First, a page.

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Home hazards

Despite our homes being very familiar to us, home is the place where we most often fall. The familiarity can put us at a disadvantage. We may not notice things which are hazards because they have been present for so long.

As we learnt last week, there are some changes which occur to our body as it ages which may contribute to falls. For example, a stiffer or weaker hip or knee may make it more difficult to step over the door threshold. Or, our eyes’ ability to react to light and dark when moving from room to room may mean we don’t notice a pair of shoes on the floor.

Below are several photographs of some of the most common trip hazards in our homes.

  • Are any of these relevant to your home?

Door thresholds

Shows a lip between two floor surfaces of a similar colour

This picture shows a subtle threshold between two rooms. In poor lighting or for someone with poor vision or an abnormal gait, this could cause trips and falls. Ideally this threshold should be removed or painted in a contrasting colour so that it is easier to see.

Items on the stairs

Items on the stairs We should try to keep our stairs and walkways clear. Sometimes our peripheral vision may not spot an item below or to the side of us, especially if it is a similar colour to its surroundings, or if the area is dimly lit.


Pets We love our pets but sometimes they can trip us up. It might be useful to give your pet a collar with a bell so you will hear if it has walked up behind you.


Trailing cables

Cords and wires are common hazards. Sometimes we do not even notice them if they have been there for years. Tucking cords and wires away into areas which are not used for walking is recommended.

Unsuitable footwear

Old slippers Anisa C CC BY-NC-SA 2.0

Footwear can be an important contributing factor for falls. Whether it is high heeled shoes, worn out slippers or just ill fitting footwear this can increase our risk of falling. We also need to think about wearing shoes that are comfortable and will keep our feet healthy; as we have already seen, we need healthy feet to maintain our balance.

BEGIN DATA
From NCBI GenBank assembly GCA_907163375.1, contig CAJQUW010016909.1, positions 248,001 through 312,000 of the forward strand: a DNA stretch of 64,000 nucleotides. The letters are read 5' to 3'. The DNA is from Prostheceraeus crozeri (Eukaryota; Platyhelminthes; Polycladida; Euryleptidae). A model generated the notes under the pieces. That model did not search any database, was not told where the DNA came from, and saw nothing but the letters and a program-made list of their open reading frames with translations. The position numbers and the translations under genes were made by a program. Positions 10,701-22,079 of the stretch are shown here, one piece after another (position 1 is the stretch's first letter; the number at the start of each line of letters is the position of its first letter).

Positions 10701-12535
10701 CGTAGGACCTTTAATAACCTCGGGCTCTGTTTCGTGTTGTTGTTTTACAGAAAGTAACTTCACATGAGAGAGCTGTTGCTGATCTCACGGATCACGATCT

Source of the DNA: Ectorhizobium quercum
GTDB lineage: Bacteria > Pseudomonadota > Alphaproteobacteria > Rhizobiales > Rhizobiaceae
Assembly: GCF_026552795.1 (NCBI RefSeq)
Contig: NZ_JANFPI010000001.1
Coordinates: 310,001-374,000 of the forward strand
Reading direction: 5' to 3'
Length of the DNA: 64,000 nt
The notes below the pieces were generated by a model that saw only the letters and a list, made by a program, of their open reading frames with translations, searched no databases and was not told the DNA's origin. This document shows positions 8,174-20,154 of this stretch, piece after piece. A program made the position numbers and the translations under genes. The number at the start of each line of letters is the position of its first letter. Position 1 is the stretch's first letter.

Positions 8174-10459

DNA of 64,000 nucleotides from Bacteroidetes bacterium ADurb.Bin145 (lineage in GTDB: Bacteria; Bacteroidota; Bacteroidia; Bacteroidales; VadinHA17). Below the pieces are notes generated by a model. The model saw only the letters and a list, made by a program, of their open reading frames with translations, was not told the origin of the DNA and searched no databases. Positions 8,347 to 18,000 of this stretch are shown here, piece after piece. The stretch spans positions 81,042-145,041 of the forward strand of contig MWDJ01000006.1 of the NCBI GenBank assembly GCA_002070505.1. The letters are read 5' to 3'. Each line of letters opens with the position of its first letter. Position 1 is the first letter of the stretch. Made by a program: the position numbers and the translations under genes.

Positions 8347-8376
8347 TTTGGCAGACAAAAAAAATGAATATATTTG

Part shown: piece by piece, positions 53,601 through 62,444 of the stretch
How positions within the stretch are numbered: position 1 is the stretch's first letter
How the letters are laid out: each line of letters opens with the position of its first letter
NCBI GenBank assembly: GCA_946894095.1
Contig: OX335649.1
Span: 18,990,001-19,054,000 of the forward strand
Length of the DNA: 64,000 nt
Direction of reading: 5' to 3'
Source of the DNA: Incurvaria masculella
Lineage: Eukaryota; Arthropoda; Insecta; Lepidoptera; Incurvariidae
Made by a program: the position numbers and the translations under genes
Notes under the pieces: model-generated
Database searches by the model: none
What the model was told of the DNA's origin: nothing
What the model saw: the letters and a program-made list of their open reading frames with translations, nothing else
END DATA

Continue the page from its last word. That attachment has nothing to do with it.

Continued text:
Patterned carpets

Patterned carpets

Some carpets may contribute to falls. Those which are patterned and contain different colours can act like camouflage, making it difficult to spot hazards on the floor.

Cluttered walkways

Walkways blocked by furniture and items

As our eyes become more slow to react to changes in light we may not spot a hazard when moving from room to room. Keep walkways clear and free of clutter. We may also need to to encourage our friends and family to be tidy too.

Mats and rugs

Mat or rug curled up

A very common cause of trips and falls. Ideally, if we are risk of falls we should try to remove mats and rugs. However, an alternative would be to tape them down so that free edges do not catch on the feet. Material can also be bought, to place underneath rugs, to stop them sliding on the floor.

The garden

Slippery leaves on a path Mr Hayata CC-BY-SA 2.0 (cropped)

Our door step or path may also be a hazard. Think about when it may be slippery or hazardous- ice, snow, fallen leaves, pets and garden equipment. Often outdoor surfaces are more solid than indoors and the injury can be more severe following a fall.


Water on a bathroom floor, the lip of the shower and a mat that is not fixed down all represent hazards.

Splashes of water (for example in a bathroom or kitchen) can cause slips. Try to wipe up any spills as soon as possible. Encourage your friends and family to do the same, especially if your grandchildren have a habit of making puddles!

Take care when getting in and out of a shower which has a lip, this could cause falls. Similarly, this mat would be safer if were fixed down, possibly with some non-slip material used on the reverse.

Other hazards

This is not an exhaustive list of hazards. On our next page we will see if we can identify any hazards in our home and see if we can come up with a more extensive list.

Below in the ‘See also’ section, is a link to a website to help children learn about about home hazards.

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This article is from the free online course:

Ageing Well: Why Older People Fall

Newcastle University

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